Singapore’s most bizarre murder case

Unholy Trinity final cover 11 Jan.inddIn early 1981, barely six months after I arrived in Singapore to work, two murders happened one after the other and both victims were children. I was a copyeditor at The Straits Times, and worked on some of the stories that everyone in Singapore was talking about at the time. Parents grabbed hold of their kids tighter, warning them not to talk to strangers. As the facts of the case emerged, people were shocked by all that was revealed about Adrian Lim, who transformed himself from a cable radio station wireman and bill collector into a spirit medium who set up a temple in his Housing Board flat and attracted a stream of clients who paid with cash, valuables and sex to have their fortunes told and their various ailments cured. He was an extraordinary con man, and the case proved sensational in several ways. One victim, Catherine Tan Mui Choo, became his wife. Another, Hoe Kah Hong, became his mistress. All three were hanged in 1988 for the murders. I wrote the book Unholy Trinity, which sold 30,000 copies between 1989 and 1995 and helped raise funds for the Samaritans of Singapore, the suicide helpline. A 2016 edition is out this month, and this time the royalties will go to Pave, the lead specialist agency dealing with family violence. This is the foreword to the new edition.

Thirty-five years have passed since two children were found dead within a fortnight in Singapore’s Toa Payoh housing estate in early 1981. Agnes Ng Siew Heok was just nine years old, Ghazali Marzuki was ten. Their killers were arrested the day Ghazali’s body was found, though nobody could imagine that day what police investigators were about to discover. Singapore has had some sensational murder cases but none has come close in terms of the bizarre revelations that emerged through the course of investigations into the so-called “ritual killings” and the trial of Adrian Lim, his wife Catherine Tan Mui Choo and mistress Hoe Kah Hong. Adrian Lim will be hard to beat as Singapore’s most cruel, perverse charlatan and heartless killer. The case shone a light on a surprising reality of Singapore – that you do not have to scratch deep beneath the shiny surface of this clean, modern city state to discover age-old superstitions alive and thriving.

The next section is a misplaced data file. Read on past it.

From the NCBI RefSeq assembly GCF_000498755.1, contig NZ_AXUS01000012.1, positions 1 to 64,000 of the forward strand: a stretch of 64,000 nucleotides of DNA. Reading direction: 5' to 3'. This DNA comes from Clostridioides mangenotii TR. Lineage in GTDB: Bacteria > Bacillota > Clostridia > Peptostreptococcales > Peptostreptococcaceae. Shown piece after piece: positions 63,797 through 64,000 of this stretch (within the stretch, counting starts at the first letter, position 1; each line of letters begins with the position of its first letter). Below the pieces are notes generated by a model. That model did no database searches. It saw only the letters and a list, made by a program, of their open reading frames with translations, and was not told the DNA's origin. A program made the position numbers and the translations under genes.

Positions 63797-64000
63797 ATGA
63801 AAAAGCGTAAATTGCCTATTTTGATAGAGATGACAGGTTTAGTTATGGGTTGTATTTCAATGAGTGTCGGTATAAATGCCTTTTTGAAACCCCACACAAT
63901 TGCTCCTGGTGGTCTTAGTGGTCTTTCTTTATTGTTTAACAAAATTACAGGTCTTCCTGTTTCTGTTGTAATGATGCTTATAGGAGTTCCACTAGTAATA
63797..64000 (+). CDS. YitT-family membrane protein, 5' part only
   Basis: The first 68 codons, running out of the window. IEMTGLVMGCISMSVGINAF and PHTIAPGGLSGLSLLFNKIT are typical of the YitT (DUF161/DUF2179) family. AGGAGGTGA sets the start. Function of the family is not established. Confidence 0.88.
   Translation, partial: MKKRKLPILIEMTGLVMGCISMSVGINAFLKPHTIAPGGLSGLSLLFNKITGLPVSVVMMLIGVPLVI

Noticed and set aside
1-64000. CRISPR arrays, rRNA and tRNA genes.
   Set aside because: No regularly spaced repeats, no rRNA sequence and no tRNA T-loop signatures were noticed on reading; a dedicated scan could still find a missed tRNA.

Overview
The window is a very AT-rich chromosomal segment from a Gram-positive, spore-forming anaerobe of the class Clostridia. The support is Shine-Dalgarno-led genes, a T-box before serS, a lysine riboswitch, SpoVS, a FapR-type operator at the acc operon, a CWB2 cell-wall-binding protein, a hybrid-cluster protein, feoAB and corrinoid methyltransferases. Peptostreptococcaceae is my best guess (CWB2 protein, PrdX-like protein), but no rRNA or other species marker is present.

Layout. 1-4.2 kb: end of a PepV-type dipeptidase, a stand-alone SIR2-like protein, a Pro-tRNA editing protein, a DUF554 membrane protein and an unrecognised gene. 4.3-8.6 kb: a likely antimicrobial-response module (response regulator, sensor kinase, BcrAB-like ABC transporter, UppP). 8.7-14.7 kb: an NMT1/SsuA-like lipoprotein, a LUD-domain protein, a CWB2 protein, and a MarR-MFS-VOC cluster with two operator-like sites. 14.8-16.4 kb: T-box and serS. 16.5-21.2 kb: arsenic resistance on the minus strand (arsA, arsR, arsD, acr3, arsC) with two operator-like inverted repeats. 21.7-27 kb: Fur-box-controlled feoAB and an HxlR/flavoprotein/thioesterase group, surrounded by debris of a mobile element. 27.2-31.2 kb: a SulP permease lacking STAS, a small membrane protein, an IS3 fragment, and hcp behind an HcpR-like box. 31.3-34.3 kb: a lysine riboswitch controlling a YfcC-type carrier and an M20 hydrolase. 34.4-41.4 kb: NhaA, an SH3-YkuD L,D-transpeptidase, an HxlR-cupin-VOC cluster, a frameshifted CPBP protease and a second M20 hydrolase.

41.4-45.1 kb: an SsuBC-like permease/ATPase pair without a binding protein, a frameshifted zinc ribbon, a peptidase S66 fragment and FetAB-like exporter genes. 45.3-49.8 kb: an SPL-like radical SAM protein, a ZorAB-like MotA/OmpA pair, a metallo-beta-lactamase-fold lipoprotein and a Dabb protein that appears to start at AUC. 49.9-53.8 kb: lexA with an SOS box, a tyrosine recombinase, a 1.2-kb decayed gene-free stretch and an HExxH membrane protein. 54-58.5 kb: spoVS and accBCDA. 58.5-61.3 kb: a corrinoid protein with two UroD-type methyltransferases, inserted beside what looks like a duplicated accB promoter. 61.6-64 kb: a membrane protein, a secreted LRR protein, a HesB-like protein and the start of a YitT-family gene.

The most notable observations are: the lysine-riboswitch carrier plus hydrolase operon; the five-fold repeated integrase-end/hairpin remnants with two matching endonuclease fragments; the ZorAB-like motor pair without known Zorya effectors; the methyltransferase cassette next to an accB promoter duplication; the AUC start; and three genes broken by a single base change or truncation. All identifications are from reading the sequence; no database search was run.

When Adrian Lim decided to pursue his interest in the occult and learn the practices of spirit mediums and traditional witchdoctors called bomohs, he landed in a goldmine that paid off handsomely. He found no shortage of desperate, naive and gullible people ready to place their faith in a self-styled guru chanting before an altar in his living room and ringing a bell. He called them his “devotees”, and they parted with more than their money, jewellery and other valuables when they turned to him for help. He persuaded numerous teenage girls and young women that they would find everlasting happiness, good health, perpetual beauty and power over the men in their lives if they took off their clothes and had sex with him.

Unholy1989
The 1989 edition raised funds for the Samaritans of Singapore. The author’s royalties for the 2016 reprint will go to family violence agency Pave.

Tan Mui Choo and Hoe Kah Hong were only two of those he tricked. The others included underaged students, bar waitresses and housewives, as well as well-off women complaining of headaches or insomnia, or wanting help to deal with sickness, unhappiness, wavering boyfriends and unfaithful husbands. If he lusted after a physically attractive young woman, he recommended repeat treatments of his altar rituals and regular sex with him. Some became his “holy wives” who stayed at his flat for extended periods; one “holy wife” became a prostitute at his urging and gave him thousands of dollars of her earnings.

Many of Adrian Lim’s antics would be laughable if not for his extreme cruelty towards so many of his victims. Under the cover of being in a so-called trance, he acted out his depravity and subjected the women in his life to harsh physical abuse – beating, slapping and kicking them, pulling their hair and hitting their heads against the wall. Many were tortured with primitive and painful electric shock treatments he devised himself. During one such session, Benson Loh Ngak Hua, a young man married to Hoe Kah Hong, was electrocuted.